Torrey Ridge Winery – was in the same building as the Earl Estates. Their ‘big draw’ was a series of ‘Red Neck’ wines (I guess that’s where the country music came from). I appreciate that they aren’t taking themselves super seriously, but really? Their wine was… ok. Most of their wines revolved around the Concord, Niagra, and Cayuga grapes, which I tend to not be too fond of.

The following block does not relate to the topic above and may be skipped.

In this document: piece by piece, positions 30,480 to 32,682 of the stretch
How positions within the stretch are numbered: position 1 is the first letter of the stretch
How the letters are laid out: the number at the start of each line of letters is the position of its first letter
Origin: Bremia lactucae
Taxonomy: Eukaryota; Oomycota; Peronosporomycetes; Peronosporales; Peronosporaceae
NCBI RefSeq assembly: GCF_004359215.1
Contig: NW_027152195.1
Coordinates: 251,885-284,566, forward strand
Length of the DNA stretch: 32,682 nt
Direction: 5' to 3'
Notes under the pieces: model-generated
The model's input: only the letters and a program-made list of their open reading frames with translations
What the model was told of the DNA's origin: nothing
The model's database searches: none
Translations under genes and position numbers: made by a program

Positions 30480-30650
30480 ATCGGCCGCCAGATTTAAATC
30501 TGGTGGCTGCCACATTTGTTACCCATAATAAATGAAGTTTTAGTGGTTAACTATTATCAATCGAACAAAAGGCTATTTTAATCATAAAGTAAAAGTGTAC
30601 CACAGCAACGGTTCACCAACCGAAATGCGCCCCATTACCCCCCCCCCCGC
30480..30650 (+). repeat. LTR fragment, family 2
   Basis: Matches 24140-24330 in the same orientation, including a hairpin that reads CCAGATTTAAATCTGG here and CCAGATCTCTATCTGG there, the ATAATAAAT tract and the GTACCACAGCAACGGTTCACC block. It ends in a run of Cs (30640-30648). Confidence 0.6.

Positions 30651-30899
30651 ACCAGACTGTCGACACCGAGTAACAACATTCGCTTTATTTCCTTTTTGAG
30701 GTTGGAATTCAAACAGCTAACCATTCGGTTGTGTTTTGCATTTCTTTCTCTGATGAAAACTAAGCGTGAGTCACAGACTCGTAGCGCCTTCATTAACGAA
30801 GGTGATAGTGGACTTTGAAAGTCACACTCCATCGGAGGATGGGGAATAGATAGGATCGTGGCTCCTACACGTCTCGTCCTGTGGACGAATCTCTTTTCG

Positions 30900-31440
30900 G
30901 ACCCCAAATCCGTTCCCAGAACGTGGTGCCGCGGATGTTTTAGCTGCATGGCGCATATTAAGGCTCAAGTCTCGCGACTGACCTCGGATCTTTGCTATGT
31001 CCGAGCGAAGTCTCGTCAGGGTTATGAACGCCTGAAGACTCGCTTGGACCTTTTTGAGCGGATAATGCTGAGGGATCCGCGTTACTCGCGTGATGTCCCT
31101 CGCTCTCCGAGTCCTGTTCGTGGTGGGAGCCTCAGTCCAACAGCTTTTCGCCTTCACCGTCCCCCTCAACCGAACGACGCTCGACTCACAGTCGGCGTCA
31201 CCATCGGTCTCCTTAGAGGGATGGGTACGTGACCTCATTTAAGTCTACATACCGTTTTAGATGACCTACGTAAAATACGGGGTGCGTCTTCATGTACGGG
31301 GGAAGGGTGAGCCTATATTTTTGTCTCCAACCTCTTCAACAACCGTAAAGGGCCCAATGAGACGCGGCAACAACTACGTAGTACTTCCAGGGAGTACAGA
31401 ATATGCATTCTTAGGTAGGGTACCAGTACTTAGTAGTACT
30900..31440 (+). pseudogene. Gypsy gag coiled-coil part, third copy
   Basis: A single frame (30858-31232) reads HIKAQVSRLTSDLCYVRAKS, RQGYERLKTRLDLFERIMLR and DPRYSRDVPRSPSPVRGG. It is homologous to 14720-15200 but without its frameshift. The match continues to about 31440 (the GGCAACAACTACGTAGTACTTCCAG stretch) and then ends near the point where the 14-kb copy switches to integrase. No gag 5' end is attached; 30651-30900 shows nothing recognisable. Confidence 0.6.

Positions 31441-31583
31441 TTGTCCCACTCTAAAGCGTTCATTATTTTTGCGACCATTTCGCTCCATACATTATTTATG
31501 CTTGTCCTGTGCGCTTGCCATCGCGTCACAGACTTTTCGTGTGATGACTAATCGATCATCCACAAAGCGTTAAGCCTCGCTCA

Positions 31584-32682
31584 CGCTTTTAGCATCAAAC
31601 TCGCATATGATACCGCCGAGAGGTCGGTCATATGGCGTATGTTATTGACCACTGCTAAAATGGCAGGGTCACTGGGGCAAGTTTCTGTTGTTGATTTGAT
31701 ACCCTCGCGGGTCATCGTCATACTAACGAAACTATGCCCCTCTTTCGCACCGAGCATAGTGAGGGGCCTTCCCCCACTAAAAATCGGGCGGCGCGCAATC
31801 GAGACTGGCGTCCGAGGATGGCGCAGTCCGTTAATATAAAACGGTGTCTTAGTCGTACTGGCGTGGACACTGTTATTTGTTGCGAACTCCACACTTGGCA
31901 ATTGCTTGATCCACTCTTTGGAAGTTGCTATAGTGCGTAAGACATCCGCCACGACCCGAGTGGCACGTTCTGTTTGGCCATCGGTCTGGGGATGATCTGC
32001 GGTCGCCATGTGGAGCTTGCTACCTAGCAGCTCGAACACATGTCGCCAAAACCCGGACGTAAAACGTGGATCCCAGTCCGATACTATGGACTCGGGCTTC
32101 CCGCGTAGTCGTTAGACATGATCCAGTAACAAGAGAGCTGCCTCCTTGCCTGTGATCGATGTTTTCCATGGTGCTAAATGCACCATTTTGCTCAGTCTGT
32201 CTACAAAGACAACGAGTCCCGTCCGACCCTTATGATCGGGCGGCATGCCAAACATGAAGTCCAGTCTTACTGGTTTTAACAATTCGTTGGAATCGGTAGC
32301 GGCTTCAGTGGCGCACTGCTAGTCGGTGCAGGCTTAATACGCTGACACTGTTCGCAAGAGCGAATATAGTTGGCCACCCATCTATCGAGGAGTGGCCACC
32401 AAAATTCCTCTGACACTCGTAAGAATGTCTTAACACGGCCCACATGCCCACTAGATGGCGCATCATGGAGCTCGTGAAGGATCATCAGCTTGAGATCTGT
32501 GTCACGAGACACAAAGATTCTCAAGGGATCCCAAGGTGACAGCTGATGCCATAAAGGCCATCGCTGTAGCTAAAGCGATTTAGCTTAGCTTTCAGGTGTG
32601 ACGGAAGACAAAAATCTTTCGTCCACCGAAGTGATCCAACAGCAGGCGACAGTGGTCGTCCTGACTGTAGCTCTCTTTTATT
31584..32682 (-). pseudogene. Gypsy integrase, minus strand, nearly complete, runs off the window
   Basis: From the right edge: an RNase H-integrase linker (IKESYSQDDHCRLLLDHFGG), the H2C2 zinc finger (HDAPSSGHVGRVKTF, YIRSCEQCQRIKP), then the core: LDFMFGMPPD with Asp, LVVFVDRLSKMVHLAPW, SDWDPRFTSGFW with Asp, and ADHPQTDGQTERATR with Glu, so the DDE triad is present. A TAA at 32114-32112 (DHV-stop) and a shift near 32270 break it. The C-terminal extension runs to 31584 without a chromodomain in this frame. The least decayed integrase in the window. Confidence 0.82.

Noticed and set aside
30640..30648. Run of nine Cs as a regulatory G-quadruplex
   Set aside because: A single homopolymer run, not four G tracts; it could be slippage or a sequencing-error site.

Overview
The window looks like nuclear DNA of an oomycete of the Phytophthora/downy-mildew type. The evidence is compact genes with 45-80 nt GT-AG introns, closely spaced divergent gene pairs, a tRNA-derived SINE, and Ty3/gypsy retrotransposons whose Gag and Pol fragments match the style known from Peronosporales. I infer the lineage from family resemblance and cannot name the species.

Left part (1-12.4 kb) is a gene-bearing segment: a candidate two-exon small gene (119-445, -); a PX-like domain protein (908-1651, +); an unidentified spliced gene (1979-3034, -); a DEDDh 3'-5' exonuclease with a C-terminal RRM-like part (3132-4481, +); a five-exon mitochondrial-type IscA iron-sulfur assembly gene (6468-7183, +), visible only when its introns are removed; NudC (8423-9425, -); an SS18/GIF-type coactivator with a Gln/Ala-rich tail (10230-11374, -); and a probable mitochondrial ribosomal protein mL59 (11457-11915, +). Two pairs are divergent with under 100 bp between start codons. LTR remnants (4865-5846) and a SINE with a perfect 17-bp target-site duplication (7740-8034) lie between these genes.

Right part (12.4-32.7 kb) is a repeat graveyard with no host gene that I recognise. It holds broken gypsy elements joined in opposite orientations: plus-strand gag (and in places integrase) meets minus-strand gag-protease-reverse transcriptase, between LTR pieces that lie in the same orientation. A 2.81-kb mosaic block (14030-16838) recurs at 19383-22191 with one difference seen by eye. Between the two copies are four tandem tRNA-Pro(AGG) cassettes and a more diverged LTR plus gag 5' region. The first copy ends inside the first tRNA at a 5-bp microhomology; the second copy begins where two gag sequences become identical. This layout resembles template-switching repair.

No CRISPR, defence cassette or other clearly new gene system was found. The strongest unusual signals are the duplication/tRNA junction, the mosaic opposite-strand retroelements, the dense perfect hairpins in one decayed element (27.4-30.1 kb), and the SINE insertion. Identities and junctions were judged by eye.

Miles Wine Cellers – This winery is right along the water and they’re building a dockside tasting space. But the wines were really… mediocre. They had a small selection, which isn’t normally a bad thing, but not all of them were on the tasting list. Their “citrusy Riesling” tasted like lime juice and the rest were at about that level. SpecSO tried a white that he really liked, but I preferred many of his other selections through the day. They also had their own beers, which excited me. But after I paid *another* tasting fee for the beers they inform me that they don’t make the beers themselves, but “the owner’s son comes up with the recipes” and some other company brews the beers. Ok, so let’s give them a try anyways. The Pale Ale tasted like fizzy water and the Scottish Ale was downright foul. And then after trying these beers the attendant pulls out another wine for me to try: a CabSav with sugar added!? Ug…